Shop now Shop now Shop now Shop All Amazon Fashion Cloud Drive Photos Shop now Learn More Shop now DIYED Shop now Shop Fire Shop Kindle Oasis Listen with Prime Shop now Shop now

Customer Reviews

4.3 out of 5 stars6
4.3 out of 5 stars
5 star
4 star
3 star
2 star
1 star
Your rating(Clear)Rate this item

There was a problem filtering reviews right now. Please try again later.

on 16 November 2008
The Stone Woman is a superb book: voluptuous, exotic - with relevant political savvy thrown in. Here is an example of Tariq's wisdom: "He was excited by the events of the day. He spoke of the young officer who had made what was really difficult sound possible, namely to make progressive ideas a reality. So often in the past, lofty ideas had been transformed into their opposites, when those who had proclaimed them actually came to power. This had happened in France after the revolution, but it had happened here (Turkey) as well. Whenever the reformers had been made Viziers, their ideas disappeared and they were compelled to govern the Empire in the only way they knew, which was the old way." T. Ali reminds me of another evocative writer from whom one learns much - Amin Maalouf.
0Comment|One person found this helpful. Was this review helpful to you?YesNoReport abuse
on 2 July 2000
PUBLISHERS WEEKLY, 26 June 200O: The Ottoman Empire, known as the 'sick man of Europe' in the 19th century, continues its slow, steady decline in the summer of 1899 as elderly Iskander Pasha (a descendant of gthe Sultan's favourite courtier) and his well-born family gather outside their sea-side palace outside Istanbul. Ali explores the complexities of the Ottoman mentality in his fifth outing, a colourful sensual drama of families, sexual intrigue and rebellion...... Ali's epic combines the luxuriant pacing of the old-fashioned novel of ideas with the 20th century relish for sexual detail to conjure up an almost Chekhovian mileu.
0Comment|11 people found this helpful. Was this review helpful to you?YesNoReport abuse
on 21 June 2005
Very moving, very informative, stunning language, believeable characters, great story - we reviewed this book in our village bookclub - no one had a bad word to say about it! I found this book to be story and character driven, not politically motivated at all, and very well written.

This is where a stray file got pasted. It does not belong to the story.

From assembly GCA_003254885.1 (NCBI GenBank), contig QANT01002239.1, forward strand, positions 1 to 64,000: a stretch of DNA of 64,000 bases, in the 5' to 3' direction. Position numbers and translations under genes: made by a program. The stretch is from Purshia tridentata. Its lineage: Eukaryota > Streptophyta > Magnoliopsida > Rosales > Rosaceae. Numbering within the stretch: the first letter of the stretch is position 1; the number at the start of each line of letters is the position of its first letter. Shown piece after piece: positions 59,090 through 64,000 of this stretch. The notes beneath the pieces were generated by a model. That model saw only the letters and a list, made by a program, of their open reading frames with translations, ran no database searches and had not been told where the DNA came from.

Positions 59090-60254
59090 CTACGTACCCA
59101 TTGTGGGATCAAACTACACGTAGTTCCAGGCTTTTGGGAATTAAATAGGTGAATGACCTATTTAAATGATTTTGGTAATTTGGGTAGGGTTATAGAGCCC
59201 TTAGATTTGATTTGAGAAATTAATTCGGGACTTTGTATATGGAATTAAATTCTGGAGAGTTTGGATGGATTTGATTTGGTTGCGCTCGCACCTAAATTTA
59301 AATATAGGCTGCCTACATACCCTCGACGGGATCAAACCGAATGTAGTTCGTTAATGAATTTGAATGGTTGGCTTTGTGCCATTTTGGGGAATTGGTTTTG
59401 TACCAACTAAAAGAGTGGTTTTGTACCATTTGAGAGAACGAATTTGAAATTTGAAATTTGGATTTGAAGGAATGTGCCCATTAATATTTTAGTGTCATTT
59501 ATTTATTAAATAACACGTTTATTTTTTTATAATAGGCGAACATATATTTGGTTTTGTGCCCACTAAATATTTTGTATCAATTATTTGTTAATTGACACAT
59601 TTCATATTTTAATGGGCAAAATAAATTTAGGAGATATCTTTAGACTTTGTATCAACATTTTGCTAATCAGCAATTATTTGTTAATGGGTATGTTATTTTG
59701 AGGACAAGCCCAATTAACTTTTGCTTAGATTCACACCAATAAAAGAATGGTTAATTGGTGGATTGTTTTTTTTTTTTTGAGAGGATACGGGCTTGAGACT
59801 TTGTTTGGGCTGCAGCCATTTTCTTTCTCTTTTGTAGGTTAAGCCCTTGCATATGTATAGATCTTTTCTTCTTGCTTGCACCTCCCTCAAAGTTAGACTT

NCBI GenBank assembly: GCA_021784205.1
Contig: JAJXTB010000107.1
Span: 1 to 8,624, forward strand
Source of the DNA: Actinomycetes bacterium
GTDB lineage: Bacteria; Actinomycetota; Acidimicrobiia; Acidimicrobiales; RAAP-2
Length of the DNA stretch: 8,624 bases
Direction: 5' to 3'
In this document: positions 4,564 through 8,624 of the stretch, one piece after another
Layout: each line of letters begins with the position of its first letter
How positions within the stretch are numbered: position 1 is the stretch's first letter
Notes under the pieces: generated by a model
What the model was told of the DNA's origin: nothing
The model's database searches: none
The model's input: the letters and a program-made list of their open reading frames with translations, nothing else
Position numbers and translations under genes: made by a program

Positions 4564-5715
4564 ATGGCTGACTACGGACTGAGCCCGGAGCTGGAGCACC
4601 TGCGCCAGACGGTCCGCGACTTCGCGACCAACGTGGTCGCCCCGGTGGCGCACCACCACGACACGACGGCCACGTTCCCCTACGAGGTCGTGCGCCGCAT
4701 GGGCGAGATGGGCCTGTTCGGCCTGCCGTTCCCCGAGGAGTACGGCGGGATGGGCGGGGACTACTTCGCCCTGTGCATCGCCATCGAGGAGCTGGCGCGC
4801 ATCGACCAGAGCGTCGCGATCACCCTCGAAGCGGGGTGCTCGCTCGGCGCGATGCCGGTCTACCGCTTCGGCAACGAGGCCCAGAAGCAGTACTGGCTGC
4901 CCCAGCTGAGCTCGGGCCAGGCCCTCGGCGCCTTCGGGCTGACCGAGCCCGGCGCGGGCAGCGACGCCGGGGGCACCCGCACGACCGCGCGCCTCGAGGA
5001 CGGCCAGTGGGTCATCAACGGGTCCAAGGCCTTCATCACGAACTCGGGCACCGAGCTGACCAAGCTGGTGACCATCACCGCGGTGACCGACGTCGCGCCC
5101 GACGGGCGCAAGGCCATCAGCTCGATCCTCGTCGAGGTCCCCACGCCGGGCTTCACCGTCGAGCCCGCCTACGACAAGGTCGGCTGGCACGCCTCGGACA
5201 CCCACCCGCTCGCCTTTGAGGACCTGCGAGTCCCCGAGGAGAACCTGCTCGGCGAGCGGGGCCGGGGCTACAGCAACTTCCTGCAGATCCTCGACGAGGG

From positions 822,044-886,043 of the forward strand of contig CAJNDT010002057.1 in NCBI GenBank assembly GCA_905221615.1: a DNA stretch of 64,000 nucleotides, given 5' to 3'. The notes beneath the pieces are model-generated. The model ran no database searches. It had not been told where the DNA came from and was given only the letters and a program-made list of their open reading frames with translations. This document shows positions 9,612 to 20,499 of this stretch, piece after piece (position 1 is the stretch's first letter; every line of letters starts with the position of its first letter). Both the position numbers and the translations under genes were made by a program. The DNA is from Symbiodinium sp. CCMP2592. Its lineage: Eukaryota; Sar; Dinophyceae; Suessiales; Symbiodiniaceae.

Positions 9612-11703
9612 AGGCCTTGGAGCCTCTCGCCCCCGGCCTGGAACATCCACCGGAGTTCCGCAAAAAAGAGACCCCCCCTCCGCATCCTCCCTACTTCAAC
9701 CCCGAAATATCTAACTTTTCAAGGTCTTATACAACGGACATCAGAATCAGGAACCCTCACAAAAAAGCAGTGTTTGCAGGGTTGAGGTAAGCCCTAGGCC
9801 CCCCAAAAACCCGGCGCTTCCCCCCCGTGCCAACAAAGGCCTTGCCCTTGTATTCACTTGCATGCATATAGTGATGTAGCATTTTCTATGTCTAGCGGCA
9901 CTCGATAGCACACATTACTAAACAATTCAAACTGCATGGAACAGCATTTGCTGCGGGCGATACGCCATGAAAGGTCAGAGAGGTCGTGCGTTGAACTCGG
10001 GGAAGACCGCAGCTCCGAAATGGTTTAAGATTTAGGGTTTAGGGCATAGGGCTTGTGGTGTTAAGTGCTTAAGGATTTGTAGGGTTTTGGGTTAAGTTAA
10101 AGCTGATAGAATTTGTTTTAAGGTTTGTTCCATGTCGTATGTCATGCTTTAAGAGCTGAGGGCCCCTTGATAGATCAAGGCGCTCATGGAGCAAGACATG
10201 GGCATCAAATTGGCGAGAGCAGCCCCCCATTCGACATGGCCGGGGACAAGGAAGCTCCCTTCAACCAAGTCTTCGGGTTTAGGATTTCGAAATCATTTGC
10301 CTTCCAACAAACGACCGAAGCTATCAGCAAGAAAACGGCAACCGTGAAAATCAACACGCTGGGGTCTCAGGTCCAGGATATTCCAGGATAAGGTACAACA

0Comment|3 people found this helpful. Was this review helpful to you?YesNoReport abuse
on 10 July 2015
I love Tariq Ali's writing - beautiful descriptions - transporting and informative. I have read two others of the quintet so far, and must say this is one one i enjoyed the least - not sure it conveyed the 'era' quite as effectively as the first two. But still a thoroughly good read.
0Comment|Was this review helpful to you?YesNoReport abuse
on 28 September 2014
My favourite of the series. well paced and characters that you believe in
0Comment|Was this review helpful to you?YesNoReport abuse
on 24 June 2004
Prior to reading this novel, I had read Tariq Ali's 'Shadows of the Pomegranate Tree', which had set some high expectations. However I found the book to be quite disappointing. It seems to be nothing more than a collection of short stories loosely strung together, which neither move or inspire and seem almost irrelevant to each other.
The novel is also spoilt by the blatant creation of certain characters that are nothing more than a vehicle for the writer's own political opinions. There are many heavy-handed political interludes more in the nature with the author trying to lecture the reader, than part of the story's intrinsic motif.
If you enjoyed Shadows of the Pomegranate Tree then this novel will disappoint you.
0Comment|6 people found this helpful. Was this review helpful to you?YesNoReport abuse